Friday, August 01, 2008


China gets all the perks. First it was announced that they would host this year's Olympics. If that weren't enough, they also got the total solar eclipse.

You can go here to check it out in case you missed it. They have a few videos recapping the amazing event. Totality occurs a little after 51 minutes in the telescope-only video.

I will always be amazed by the cosmos. I do recall a solar eclipse when I was in elementary school that was truly amazing. ...Go on

Gas Up. TV Up.

USA Today had this in yesterday's paper. Turns out the increased gas prices are leading to more people turning on the tele. I also read about an increase in movie attendance.

The Big 4 networks (and total TV viewing) are up slightly, reversing years of declines, even as basic cable continues to grow with more original series.

"People are home more," says John Rash, media buyer at Campbell Mithun, a Minneapolis ad agency. "The sluggish economy may have meant more people opted for television as their entertainment of choice."

Unintended consequences of rising gas prices. ...Go on

Thursday, July 31, 2008

When You're Smiling

There's no denying it. Being young has its disadvantages, especially in the world of journalism. You can look forward to long hours, low pay (if you're lucky enough to get paid), hostile treatment from sources and the often depressing nature of covering what's wrong with the world.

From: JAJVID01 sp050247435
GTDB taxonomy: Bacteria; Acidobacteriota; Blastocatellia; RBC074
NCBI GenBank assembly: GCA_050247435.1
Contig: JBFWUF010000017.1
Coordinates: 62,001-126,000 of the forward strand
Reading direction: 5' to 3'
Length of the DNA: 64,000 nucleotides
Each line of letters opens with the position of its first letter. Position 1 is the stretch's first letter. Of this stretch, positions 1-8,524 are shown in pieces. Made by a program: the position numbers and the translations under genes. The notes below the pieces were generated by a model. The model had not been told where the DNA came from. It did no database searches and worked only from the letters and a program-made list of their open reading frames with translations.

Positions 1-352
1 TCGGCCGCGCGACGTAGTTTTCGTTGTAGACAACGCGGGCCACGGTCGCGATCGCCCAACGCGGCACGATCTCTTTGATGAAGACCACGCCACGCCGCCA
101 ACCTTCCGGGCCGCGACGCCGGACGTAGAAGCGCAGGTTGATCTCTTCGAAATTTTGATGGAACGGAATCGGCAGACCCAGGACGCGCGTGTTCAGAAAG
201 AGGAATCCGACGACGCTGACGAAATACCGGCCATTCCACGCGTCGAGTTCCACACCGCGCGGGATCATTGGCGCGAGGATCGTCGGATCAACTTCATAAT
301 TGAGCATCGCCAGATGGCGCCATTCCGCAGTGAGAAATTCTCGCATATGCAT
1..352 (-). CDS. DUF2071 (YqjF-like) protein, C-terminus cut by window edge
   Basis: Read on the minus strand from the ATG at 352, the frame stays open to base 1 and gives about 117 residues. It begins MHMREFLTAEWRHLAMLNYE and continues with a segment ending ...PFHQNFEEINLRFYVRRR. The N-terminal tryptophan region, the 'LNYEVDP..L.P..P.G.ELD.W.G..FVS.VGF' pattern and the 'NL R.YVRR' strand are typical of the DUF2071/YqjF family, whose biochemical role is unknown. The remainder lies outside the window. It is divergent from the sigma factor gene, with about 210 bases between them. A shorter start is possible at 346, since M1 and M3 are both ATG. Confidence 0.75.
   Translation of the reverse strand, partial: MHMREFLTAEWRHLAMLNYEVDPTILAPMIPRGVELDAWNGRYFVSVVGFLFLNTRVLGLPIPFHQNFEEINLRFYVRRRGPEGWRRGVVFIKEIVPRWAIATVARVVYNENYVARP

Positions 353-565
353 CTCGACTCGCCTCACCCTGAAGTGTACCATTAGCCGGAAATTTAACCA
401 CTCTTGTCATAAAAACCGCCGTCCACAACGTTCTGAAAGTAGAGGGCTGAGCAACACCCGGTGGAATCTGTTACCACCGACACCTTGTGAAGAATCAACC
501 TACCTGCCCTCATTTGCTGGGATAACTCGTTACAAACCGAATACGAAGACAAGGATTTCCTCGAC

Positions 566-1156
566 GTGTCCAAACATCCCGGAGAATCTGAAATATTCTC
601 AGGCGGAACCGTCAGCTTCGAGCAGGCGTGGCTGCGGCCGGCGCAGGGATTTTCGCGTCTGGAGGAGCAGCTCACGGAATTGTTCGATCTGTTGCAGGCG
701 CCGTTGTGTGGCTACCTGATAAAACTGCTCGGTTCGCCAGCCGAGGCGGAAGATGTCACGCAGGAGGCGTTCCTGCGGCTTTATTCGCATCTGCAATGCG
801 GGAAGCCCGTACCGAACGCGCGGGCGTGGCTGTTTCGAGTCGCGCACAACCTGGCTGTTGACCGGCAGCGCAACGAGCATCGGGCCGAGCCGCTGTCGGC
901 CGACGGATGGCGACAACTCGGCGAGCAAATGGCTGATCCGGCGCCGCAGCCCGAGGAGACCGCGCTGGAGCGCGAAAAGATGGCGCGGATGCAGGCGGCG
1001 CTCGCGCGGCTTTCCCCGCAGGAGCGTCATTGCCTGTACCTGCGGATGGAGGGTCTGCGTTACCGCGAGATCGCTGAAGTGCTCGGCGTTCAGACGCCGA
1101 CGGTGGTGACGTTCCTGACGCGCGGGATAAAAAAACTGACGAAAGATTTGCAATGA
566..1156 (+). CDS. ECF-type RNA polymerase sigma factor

But, just in time, there is this site:

I heard about this in an Australian podcast, which examines the current media situation in Oz and around the world. So, if you're feeling the malaise of being unappreciated take a refresher course in what makes journalism great.

My reasons: you get to see the world through the eyes of others and tell stories. Plus, you aren't chained to a desk.

Why do you pursue journalism? ...Go on

Patch Print Problems In Three Easy Steps

I'm a parasite.

A leech.

According to this article in the Maui Time Weekly I am part of the problem, not the solution. Ted Rall makes some interesting market-based points about how to remedy the tanking print industry. Among them, all newspapers should pull the plug on their online offerings.

Other suggestions included copyrighting every article and cease participation in wire services.

Other key points:
  • "The New York Times or the big city daily has better news, but how much better?" said San Jose State University business professor Joel West. "If it's $20/month (or even $10 or merely requires a login) will readers bother? Most won't. As with other commodities, better loses to 'good enough.'"
  • "A reader of The New York Times' print edition generates about 170 times as much revenue as someone who surfs (This is because print readers spend 47 minutes with the paper. Online browsers visit the paper's website a mere seven minutes)."
...Go on